Category: Mistakes

Paying for Points

Paying for Points

If you’re a quarterback in the National Football League, you get paid. Quarterbacks average 3,840,017 dollars, 1.2 million more than the next closest position. Teams are paying for points, even if they overpay their comodity. On Wednesday, the New York Jets proved that mediocre play can still lead to excellent pay.

Ryan Fitzpatrick was laughing all the way to the bank on Wednesday. The Journeyman is making 12 million dollars next season. Eight of that 12 million dollars can be credited to his beard. Fitzpatrick has been on six teams in 10 years. Fitz has played in 112 games, throwing for 154 touchdowns, but giving up 116 interceptions.

Fitzpatrick is coming off of his best season in his career. The Jets quarterback passed for 3,905 yards, with 39 touchdowns and 15 interceptions. The team also had no leverage in the situation, not having a better option in the organization. All the ingredients were there for Fitzpatrick to have a nice payday.

Michael Bennett has championed the campaign against the pay disparity. Not with Fitzpatrick in particular, but quarterbacks in general. What Bennett says makes more sense with every quarterback contract signed.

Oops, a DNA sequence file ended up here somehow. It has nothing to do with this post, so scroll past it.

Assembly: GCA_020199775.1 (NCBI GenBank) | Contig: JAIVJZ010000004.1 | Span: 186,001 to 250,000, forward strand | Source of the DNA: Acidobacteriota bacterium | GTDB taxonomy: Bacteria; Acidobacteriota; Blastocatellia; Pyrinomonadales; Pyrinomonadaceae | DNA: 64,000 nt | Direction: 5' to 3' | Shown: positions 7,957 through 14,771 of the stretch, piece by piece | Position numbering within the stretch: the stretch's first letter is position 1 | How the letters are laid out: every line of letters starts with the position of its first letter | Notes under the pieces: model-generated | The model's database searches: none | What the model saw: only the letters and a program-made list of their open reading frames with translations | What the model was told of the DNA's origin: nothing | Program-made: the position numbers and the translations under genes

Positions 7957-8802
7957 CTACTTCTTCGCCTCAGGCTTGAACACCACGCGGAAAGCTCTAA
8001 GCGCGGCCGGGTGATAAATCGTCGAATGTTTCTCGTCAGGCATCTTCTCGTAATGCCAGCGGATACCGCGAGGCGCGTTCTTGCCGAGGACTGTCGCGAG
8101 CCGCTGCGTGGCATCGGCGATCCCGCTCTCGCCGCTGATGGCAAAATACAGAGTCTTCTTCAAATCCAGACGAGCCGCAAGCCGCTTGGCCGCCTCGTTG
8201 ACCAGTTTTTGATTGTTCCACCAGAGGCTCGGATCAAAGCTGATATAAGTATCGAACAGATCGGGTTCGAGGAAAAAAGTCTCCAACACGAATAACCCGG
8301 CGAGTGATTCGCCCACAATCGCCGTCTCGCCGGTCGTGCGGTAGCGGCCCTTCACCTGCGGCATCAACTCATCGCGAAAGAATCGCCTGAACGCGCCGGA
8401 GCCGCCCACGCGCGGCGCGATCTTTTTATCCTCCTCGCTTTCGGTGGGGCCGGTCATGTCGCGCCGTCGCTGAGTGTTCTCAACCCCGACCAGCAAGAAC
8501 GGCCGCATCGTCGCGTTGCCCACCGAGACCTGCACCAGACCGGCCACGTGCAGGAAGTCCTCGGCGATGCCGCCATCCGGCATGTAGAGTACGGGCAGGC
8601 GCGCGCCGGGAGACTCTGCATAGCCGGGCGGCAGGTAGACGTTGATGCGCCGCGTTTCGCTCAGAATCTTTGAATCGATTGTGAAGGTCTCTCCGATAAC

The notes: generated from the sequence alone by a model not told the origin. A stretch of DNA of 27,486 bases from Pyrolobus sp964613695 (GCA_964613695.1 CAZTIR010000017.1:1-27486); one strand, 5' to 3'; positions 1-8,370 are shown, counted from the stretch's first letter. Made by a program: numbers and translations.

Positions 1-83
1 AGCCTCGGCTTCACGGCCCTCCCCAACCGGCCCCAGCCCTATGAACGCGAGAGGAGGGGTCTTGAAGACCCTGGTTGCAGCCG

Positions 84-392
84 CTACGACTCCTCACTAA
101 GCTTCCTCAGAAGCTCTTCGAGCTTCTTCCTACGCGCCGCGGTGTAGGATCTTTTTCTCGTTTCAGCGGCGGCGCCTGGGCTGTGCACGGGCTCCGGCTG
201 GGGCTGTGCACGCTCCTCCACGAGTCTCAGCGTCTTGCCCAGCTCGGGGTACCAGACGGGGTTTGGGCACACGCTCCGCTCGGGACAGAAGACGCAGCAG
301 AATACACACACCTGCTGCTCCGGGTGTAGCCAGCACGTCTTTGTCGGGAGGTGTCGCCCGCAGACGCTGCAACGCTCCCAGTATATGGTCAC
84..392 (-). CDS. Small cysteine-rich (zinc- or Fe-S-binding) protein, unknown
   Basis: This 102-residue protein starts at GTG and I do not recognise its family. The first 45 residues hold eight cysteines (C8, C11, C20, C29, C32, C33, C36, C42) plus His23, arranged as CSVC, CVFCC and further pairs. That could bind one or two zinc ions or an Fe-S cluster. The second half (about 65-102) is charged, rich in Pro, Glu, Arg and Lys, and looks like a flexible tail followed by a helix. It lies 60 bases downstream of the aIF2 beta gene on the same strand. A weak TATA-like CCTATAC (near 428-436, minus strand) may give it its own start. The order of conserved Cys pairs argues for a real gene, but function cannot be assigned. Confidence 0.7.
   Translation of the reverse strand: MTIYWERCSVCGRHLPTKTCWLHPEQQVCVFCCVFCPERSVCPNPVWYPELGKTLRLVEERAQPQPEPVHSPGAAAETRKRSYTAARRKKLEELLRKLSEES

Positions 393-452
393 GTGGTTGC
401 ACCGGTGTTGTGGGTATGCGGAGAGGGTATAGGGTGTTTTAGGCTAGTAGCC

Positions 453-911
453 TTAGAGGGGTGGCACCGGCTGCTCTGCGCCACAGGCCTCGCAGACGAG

“Quarterback is the only position in the NFL where you could be mediocre and get paid. At every other position, you can’t be mediocre,” Bennett said. “If I was Ryan Tannehill and the most games I ever won was seven, how could you get a $100 million for that? I guess that’s the value of the position.”

Why is that position so valued? The Houston Texans made the playoffs in 2015 with Brian Hoyer taking snaps. The Texans feature a defense that ranked third in the NFL last season in total yards allowed. The super bowl champion Denver Broncos top that list. The 2014 champion Seattle Seahawks led the league in total yards allowed the season they won the super bowl.